Table of Contents

## What is the principal value of the argument of a complex number?

The principal value is simply what we get when we adjust the argument, if necessary, to lie between -π and π. For example, z = 2e5 i/4 = 2e-3 i/4, subtracting 2π from the argument 5π/4, and the principal value of the argument of z is -3π/4.

**What is the difference between argument and principal argument in complex number?**

1. What is the difference between general argument and principal argument of a complex number? The value of the principal argument is such that -π < θ =< π. However, because θ is a periodic function having period of 2π, we can also represent the argument as (2nπ + θ), where n is the integer.

### Is argument and principal argument the same?

It’s not a matter of “principal argument” vs “argument”. If π/4 is an argument of a point, that is by definition the principal argument. For the argument to be π/4 your point must be in the first quadrant, but for tan(θ)=ℑ(z)/ℜ(z)=1 it could be in either first or third quadrant.

**What is the range of argument of a complex number?**

The argument of a complex number is the angle, in radians, between the positive real axis in an Argand diagram and the line segment between the origin and the complex number, measured counterclockwise. The argument 𝜃 of a complex number is, by convention, given in the range − 𝜋 < 𝜃 ≤ 𝜋 .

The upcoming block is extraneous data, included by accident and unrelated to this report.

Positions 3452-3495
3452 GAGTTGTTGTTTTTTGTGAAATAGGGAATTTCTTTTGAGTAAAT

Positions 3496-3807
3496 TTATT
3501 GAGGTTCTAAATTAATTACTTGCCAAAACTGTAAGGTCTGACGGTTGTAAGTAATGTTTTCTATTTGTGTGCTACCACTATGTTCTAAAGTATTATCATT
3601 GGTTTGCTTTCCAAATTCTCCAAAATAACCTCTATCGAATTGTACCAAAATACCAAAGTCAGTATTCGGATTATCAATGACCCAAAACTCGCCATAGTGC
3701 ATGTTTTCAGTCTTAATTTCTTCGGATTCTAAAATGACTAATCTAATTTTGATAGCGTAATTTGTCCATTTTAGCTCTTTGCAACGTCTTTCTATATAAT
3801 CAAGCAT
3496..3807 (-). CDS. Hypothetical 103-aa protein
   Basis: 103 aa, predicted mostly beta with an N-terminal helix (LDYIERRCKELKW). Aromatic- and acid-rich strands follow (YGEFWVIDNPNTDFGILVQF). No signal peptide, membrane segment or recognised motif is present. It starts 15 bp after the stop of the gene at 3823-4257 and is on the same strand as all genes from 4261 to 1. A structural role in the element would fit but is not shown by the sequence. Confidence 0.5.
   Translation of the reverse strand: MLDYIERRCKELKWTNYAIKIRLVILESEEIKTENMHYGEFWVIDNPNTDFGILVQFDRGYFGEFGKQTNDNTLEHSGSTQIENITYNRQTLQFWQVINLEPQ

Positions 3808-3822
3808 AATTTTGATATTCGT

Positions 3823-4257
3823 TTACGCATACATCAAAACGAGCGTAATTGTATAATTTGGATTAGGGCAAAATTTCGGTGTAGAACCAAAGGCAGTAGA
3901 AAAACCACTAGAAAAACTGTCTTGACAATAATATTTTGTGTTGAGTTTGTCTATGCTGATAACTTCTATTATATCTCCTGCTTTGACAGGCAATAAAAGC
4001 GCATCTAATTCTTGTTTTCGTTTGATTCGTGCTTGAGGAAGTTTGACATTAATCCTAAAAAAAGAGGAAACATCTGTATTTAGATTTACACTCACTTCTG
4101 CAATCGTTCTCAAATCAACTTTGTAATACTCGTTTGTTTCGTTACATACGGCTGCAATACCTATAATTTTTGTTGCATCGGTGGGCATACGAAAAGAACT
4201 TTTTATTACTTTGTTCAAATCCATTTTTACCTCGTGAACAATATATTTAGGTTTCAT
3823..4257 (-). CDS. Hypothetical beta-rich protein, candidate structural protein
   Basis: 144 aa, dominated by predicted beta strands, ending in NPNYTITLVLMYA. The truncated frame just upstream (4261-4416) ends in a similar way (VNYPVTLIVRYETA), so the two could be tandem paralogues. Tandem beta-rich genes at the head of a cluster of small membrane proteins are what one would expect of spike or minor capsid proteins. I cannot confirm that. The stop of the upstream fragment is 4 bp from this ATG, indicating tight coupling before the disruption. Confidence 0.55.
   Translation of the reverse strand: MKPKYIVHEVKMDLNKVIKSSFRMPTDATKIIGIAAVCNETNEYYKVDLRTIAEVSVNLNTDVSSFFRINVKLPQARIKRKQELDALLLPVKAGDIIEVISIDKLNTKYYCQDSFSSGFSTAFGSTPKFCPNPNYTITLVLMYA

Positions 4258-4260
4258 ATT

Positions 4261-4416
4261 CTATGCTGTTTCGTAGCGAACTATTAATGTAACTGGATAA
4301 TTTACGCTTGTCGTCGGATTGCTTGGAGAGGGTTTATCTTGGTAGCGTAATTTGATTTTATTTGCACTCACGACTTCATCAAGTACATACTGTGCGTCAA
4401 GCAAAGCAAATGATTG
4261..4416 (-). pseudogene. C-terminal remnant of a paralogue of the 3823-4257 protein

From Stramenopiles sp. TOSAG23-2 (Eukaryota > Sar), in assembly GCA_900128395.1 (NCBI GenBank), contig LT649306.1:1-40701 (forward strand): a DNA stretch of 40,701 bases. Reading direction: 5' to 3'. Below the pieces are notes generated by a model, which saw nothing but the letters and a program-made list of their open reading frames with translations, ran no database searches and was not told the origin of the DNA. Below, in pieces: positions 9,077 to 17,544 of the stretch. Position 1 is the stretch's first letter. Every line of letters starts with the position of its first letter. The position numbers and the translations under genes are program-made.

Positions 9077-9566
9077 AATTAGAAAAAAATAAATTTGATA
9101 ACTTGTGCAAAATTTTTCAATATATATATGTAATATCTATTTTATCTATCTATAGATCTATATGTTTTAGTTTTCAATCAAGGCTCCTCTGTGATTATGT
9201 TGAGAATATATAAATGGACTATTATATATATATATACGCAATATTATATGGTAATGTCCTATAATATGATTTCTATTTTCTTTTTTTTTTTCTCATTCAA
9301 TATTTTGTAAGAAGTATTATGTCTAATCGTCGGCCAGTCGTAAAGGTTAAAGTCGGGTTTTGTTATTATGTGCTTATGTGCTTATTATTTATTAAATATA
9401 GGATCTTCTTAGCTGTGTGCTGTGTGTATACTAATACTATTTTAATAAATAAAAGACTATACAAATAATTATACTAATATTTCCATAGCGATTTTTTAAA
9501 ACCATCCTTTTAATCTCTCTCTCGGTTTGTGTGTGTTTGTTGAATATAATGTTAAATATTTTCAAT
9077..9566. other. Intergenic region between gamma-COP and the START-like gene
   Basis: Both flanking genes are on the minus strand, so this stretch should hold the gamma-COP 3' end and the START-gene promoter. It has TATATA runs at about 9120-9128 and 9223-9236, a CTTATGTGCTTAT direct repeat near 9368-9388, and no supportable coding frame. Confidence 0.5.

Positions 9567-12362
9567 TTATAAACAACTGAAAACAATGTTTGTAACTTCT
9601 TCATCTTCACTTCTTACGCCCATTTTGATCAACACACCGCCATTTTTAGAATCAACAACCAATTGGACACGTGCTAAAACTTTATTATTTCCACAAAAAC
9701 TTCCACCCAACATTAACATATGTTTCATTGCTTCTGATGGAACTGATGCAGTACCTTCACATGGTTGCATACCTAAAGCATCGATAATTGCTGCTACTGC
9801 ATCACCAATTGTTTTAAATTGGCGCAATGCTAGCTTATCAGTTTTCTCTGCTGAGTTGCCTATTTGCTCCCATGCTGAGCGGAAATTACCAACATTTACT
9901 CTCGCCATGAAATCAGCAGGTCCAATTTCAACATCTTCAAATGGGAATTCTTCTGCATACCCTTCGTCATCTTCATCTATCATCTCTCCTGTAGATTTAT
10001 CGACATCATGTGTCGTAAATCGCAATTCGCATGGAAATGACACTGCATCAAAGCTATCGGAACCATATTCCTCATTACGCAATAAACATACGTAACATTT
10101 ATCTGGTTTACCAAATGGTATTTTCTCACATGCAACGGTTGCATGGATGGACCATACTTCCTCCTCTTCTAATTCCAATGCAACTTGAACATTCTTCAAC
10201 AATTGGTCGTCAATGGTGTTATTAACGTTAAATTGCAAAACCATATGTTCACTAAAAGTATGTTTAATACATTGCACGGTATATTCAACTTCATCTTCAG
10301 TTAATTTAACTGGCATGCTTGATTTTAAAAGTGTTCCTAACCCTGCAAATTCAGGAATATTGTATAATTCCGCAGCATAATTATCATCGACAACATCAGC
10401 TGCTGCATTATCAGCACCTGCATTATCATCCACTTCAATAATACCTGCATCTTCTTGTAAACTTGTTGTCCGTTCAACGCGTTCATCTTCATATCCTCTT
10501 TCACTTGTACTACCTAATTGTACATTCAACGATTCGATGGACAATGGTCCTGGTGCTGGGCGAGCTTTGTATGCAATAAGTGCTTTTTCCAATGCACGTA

#### What is the principal value of the argument of a complex?

The “argument” of a complex number is just the angle it makes with the positive real axis. EXAMPLES: It seems silly not to keep the same convention for all quadrants but “officially” the principal value of the argument is – 180 < θ ≤ 180.

**What is the principal value of arg(z)?**

This special choice is called the principal value or the main branch of the argument and is written as Arg(z). Note that there is no general convention about the definition of the principal value, sometimes its values are supposed to be in the interval [0, 2π).

## What is the general argument of a complex number?

General argument of a complex number can be anything but the principal argument lies between. (-π, π] . If you express a complex number in polar coordinates, the angle isn’t unique, because sin and cos are periodic (with period of 2 * pi).

**What is the principal argument for Z = A + B I?**

−π < θ + 2π n ≤ π. Then, θ + 2π n is the principal argument. There is always one, and only one, value of n satisfying that constraint. When converting the Cartesian form of z = a + b i to polar form, n is normally 0.